When a person slips, falls, or otherwise injures themselves on someone else’s property, that person may have the grounds to file a personal injury lawsuit for damages. This type of case will be built on what is known as “premises liability.” Premises liability refers to the legal duty a property owner has towards anyone who comes onto his or her property.
There are two primary elements used to determine fault in a premises liability claim:
- Whether the property owner acted in a reasonable manner to prevent or address a dangerous condition
- Whether the injured party was careless
In other words, for the injured party to have a strong claim, the property owner must have known about the dangerous condition and been careless in remedying or addressing it. Premise liability cases can be divided into three general categories by the location of the injury.
- Business liability for injuries
If you have suffered an injury on the premises of a business property due to property owner or employee negligence, you may have grounds for a personal injury claim. Business property owners have a legal duty to do everything that’s reasonably within their ability to make their property safe. Property owners are responsible for putting in place adequate safeguards (again, within reason) to protect visitors from harm.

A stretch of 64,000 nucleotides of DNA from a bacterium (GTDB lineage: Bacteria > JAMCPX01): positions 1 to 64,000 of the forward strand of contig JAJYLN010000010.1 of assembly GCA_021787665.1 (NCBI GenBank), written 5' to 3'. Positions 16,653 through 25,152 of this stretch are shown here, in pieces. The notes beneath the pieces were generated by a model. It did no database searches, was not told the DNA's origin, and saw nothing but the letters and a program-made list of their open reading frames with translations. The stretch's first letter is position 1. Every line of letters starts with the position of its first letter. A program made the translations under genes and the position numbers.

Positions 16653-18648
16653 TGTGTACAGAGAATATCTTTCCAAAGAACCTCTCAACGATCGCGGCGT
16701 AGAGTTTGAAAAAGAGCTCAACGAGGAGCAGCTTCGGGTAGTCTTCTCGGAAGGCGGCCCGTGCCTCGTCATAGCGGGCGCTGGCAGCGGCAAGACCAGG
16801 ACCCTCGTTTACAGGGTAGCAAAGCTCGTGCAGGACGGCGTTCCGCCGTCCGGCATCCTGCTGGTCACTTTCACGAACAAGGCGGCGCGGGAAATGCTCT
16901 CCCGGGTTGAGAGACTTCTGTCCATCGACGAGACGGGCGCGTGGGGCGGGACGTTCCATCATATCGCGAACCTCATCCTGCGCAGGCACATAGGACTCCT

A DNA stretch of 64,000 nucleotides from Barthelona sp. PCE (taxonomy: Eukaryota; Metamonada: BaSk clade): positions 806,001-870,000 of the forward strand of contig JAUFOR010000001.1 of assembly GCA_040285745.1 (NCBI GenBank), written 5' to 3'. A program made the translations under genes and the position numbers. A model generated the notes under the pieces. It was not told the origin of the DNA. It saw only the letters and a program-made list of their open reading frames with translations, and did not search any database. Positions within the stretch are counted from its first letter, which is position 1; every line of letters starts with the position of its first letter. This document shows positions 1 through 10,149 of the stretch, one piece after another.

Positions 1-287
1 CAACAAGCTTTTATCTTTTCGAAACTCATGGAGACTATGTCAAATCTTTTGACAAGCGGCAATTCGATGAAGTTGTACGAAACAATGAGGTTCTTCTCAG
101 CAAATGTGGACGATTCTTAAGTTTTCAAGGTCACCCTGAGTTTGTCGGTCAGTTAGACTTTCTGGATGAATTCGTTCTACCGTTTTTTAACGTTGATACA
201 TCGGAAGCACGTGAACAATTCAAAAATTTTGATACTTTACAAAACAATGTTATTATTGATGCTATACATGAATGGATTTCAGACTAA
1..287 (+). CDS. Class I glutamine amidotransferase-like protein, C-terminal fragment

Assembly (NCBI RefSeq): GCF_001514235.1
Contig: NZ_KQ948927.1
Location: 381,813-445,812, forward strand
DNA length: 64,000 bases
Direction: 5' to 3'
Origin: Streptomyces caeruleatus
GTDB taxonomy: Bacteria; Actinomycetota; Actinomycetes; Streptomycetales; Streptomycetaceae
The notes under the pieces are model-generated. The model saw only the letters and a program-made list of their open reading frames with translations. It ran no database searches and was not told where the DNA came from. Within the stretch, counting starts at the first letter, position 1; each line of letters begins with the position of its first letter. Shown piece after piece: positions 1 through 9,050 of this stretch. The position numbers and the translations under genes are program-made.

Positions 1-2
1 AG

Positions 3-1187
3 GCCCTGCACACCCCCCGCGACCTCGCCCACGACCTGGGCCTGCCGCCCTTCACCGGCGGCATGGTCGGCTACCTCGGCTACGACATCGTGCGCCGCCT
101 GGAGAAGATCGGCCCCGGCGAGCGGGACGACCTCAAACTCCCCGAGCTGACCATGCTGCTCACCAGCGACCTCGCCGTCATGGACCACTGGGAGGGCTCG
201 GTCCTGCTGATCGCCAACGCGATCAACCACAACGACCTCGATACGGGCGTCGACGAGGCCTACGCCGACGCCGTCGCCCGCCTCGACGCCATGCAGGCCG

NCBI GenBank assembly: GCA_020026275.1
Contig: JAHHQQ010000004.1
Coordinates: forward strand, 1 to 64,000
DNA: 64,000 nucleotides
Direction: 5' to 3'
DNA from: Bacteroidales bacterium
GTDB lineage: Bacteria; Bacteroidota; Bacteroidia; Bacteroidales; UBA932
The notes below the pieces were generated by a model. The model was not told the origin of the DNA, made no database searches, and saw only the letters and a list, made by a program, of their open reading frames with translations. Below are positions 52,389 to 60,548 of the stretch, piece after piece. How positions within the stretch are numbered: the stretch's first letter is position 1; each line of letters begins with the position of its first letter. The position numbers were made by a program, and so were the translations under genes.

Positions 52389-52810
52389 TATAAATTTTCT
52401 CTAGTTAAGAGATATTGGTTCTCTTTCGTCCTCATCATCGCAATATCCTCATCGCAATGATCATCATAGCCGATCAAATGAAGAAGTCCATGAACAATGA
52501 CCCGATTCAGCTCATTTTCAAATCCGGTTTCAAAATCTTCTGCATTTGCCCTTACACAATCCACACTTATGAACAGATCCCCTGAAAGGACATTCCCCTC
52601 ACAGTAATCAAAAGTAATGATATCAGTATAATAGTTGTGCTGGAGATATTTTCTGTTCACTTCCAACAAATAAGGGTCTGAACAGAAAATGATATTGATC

- Residential injuries that take place in a home or apartment
These types of claims will usually involve homeowners insurance. If you are injured at home, be sure to carefully go over your homeowner insurance policy to assess your coverage. Every year insurance companies reject numerous claims for injury claims that are not covered.
- Injuries that take place in other locations
These types of cases can be tricky as it can be hard to know how to proceed or who to make a personal injury claim against. Some premises that may fall under this category include:
- Parking lots or garages
- Sidewalks and walkways
- Public or government property